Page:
Althea Scatliffe Primary School students found the fun in equations as they designed board games and participated in math Jeopardy during last week’s fifth annual Mathematics Week.
Principal Kesia King said the event helps reinforce what’s being taught in classrooms and offers students a deeper understanding of how equations play a role outside of school.
“We found in the past that students didn’t really like math, so whatever we can do to make them love it, we’re trying our best,” Ms. King said.
Students created their own math-based games for fellow students to enjoy, including a car race in which the only way to win was to quickly solve a series of questions along the multi-coloured tracks and cross the finish line first.
Putting together the board took some time, but student Sha’kye Turnbull said it helped him tackle division while having fun working with his teammates.
Sixth-graders Tafari Fieo, Sukanya Beason, Alexia Banton and Niaeika Aymer showed how to find the day in any given year, both past and future, using the “Key Value” method. This method uses codes for different months and years to calculate the day of the week, according to their presentation.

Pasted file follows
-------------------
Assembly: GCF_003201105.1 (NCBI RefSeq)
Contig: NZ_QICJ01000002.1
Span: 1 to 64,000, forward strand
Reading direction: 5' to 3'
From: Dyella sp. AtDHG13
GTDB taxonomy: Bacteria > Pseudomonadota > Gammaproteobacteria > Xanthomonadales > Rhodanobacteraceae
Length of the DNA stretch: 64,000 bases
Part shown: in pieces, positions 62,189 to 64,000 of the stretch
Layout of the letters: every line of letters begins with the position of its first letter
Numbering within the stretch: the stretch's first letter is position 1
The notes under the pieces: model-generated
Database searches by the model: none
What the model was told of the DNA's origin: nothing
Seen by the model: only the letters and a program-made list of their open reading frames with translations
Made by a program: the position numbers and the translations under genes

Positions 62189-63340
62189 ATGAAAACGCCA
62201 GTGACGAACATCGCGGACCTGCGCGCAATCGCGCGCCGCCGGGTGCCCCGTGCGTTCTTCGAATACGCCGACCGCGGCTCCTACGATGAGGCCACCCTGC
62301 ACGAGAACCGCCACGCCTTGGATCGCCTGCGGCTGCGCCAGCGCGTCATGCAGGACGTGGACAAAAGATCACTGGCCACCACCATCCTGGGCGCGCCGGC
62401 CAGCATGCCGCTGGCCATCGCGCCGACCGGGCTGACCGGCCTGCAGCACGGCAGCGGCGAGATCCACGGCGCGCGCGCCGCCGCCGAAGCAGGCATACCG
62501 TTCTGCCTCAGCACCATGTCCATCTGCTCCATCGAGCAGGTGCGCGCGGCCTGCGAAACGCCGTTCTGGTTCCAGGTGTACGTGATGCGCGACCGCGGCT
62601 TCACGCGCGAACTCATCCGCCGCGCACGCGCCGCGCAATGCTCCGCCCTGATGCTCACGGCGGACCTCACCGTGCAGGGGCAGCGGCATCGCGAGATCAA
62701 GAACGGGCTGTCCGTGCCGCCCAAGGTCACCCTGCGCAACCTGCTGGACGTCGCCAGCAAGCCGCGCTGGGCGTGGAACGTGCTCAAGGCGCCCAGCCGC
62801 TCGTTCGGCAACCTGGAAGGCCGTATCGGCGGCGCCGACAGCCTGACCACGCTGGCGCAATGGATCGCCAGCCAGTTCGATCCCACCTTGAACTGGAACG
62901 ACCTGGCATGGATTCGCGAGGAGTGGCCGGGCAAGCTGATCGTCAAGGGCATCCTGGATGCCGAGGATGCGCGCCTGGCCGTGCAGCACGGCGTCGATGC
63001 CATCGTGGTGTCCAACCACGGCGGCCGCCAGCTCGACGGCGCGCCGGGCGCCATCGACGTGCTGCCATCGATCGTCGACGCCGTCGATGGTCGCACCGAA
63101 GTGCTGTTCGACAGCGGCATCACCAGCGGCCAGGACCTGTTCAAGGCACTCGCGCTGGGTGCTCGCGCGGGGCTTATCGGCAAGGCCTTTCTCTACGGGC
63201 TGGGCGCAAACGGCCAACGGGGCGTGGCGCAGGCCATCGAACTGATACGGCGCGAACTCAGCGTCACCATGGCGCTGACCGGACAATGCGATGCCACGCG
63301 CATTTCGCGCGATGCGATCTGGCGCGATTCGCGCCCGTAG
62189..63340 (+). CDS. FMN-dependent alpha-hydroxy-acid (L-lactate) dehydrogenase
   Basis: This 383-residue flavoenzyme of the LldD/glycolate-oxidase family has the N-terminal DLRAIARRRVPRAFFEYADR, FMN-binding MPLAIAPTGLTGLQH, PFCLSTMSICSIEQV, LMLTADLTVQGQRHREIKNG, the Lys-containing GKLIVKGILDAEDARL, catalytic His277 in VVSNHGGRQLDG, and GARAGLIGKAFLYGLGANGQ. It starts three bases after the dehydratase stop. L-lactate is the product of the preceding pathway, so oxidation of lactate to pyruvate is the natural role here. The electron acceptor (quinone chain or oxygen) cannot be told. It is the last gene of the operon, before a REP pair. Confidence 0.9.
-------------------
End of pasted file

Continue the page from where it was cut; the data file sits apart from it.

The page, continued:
Another group created orange bingo boards with fractions, and the students who made it said having to come up with enough fractions to fill each board was helpful practice.
To the students who would be participating next year, student Janiah Roberts said, “Math is good. Math makes everything possible. It helps you in writing, driving, work, shopping, everything. Even if you don’t like maths, you need to learn it because it’s important.”
Students said they appreciated Mathematics Week because it gave them a more engaging, creative way to learn new concepts, and illustrated how people use math every day.
Ms. King said she was glad some parents go to see the students’ hard work during last Thursday’s open house, and she hopes to see an even higher attendance at next year’s event.
The principal said Mathematics Week also provides an opportunity for teachers to find out more about the “STEM” fields of science, technology, engineering and mathematics.
“From what the teachers gathered, it’s something that they would love to do more,” she said. “They seemed like they were going forward with trying to implement it in any way they can.”